Zen and the art of stuff

Ending materialism doesn’t mean forsaking all your possessions. Ridding yourself of everything you own would only prove you are still too preoccupied with possessions themselves. Someone who has developed a healthy inner world would see possessions as neutral. This shift is more about attitude than specific actions. ~ Scott H Young

Growing up, I moved every few years because my dad was in the military.  Each time we moved, we had a big moving sale.  While over time I slowly purged most of my old things, I always felt it was important to hold on to certain things from my past. This weekend I helped my mom clean out my old room before she moves.  When I moved to Virginia Beach two years ago, I knew I didn’t have room for all my belongings.  I boxed up everything I couldn’t use at the time and my mom stored all of it in my old closet.

I’ve mentioned before on my blog that I moved six times between 2000 and 2008.  I was never one to stay in one place very long.  Now that I am in a good place in life and love my location, I plan to move into a new place and stay as long as possible.  This new space requires some major downsizing on my part.  It’s time to simplify on a whole new level.

Minimalism vs. Materialism

My Google Reader is filled with great posts about Minimalism. It is a huge movement in our generation.  Rightly so.  Sometimes we become attached to stuff and we allow the stuff to control us. As Chuck Palahniuk wrote in Fight Club: “[…] you’re trapped in your lovely nest, and the things that you used to own, now they own you.”  I think some of us see our friends and family struggle with needless debt while they keep up with the Joneses and we don’t want to be there in ten years. Sometimes we also hold on to old things because we do not want to let go of the past. We grip tightly to that book or toy or outfit or whatever it is because we cannot allow ourselves to move on.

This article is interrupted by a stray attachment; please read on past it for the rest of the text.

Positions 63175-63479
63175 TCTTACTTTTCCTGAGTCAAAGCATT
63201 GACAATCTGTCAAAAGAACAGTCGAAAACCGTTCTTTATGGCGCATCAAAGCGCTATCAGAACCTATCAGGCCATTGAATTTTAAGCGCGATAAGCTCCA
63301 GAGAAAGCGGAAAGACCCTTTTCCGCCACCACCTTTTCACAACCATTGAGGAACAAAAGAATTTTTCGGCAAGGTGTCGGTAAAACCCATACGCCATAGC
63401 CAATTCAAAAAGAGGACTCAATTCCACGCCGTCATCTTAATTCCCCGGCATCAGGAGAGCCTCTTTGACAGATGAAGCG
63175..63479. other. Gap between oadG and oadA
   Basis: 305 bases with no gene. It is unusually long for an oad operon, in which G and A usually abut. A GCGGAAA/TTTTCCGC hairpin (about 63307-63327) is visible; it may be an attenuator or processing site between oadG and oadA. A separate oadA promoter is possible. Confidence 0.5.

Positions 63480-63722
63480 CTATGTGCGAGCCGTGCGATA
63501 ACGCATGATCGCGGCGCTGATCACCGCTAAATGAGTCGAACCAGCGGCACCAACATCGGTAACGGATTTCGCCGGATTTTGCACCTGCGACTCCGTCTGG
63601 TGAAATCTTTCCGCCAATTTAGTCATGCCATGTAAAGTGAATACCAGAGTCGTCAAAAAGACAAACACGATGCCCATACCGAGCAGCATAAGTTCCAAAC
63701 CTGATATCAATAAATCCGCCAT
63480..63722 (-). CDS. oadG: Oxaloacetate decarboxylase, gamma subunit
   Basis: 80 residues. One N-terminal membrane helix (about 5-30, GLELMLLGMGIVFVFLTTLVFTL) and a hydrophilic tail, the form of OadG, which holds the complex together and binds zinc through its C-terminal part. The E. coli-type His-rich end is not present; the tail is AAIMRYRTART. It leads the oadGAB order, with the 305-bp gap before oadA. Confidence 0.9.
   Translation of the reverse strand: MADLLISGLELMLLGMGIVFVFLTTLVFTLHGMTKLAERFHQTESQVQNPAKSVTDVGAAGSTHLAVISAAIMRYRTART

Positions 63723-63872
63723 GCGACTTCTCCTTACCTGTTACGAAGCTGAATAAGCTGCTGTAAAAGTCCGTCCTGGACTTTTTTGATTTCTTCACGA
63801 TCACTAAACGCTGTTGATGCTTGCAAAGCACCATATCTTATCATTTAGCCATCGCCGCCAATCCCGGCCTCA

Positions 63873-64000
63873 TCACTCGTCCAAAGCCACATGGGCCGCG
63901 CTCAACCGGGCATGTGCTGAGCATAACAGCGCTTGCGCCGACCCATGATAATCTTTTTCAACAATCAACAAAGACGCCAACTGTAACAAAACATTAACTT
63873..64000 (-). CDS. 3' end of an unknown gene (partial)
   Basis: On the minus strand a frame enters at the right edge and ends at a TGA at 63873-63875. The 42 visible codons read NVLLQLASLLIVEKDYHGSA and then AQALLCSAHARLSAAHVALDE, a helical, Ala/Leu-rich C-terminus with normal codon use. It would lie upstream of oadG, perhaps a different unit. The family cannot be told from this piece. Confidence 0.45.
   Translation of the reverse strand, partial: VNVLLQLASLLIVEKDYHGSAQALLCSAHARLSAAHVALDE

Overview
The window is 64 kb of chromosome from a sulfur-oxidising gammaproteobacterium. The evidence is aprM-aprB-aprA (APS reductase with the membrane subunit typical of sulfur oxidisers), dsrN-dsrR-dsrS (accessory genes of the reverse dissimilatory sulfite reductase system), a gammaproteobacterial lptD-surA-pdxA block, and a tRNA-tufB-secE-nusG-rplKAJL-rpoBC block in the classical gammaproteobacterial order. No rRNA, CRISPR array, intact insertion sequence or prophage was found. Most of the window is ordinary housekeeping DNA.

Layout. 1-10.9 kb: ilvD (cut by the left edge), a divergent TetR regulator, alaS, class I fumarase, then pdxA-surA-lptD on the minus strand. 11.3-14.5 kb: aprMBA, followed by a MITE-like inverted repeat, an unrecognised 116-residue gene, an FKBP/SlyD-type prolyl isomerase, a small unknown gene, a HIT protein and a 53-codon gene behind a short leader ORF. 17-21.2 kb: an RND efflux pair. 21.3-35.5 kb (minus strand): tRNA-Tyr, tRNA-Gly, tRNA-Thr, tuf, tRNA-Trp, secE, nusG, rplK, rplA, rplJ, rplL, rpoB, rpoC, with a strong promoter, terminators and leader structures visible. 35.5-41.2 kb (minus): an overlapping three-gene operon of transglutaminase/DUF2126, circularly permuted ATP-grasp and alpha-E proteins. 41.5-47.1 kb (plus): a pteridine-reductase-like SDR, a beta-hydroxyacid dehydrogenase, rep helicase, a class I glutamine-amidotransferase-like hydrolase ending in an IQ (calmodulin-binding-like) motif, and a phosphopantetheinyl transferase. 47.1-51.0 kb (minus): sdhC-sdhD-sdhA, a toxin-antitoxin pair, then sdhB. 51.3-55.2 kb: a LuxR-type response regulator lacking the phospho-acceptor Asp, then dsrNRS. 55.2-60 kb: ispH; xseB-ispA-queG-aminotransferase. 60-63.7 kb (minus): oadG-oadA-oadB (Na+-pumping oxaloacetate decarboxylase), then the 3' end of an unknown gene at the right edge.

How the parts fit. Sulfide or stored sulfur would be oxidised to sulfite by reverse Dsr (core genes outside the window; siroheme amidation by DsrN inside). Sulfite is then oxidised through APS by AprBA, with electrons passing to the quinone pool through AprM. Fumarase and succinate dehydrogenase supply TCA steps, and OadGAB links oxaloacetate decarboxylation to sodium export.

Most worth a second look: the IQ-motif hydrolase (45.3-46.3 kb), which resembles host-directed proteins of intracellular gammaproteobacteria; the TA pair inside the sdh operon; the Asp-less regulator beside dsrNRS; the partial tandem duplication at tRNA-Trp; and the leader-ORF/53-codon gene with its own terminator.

As I get older, my values change and evolve. What I valued at 10 is not at all what I value at 27; therefore, the things I value now are not the things I valued at 10.  I am also a Pisces.  I am sentimental sometimes to a fault.  I sometimes feel that when I let go of the thing, I will leave part of myself behind. I know memory is often fallible. I feel if I give away a gift from a friend of family member, I will forget those memories created around the object. I will no longer have a salient cue to remind me of those experiences I had with those people who are so important to me.

I believe moving from one end of a spectrum to the opposite side of the spectrum can become a form of attachment in and of itself because we become obsessed with the idea of not being, doing or owning something. So how can we find the middle ground between Material and Minimalism? I don’t think I will ever be a pure minimalist for various personal reasons.  I do know I have to look inward, reflect and ask myself, “What do I keep and why do I keep it?”

How I simplified and still kept my Pottery Barn dishes


Barrie Davenport from Love Bold and Bloom wrote an excellent guest post on this topic at Zen Habits: How to Simplify When You Love Your Stuff. She says to consider some “parameters” when thinking about things and to ask yourself if:

  • It brings beauty into your life and stirs your soul.
  • It supports a passion or hobby.
  • It helps bring family and friends together in a creative, meaningful way.
  • It educates and enlightens.
  • It makes life profoundly simpler so that you can pursue more meaningful things.
  • It helps someone who is sick or incapacitated.
  • It is useful and necessary for day-to-day life.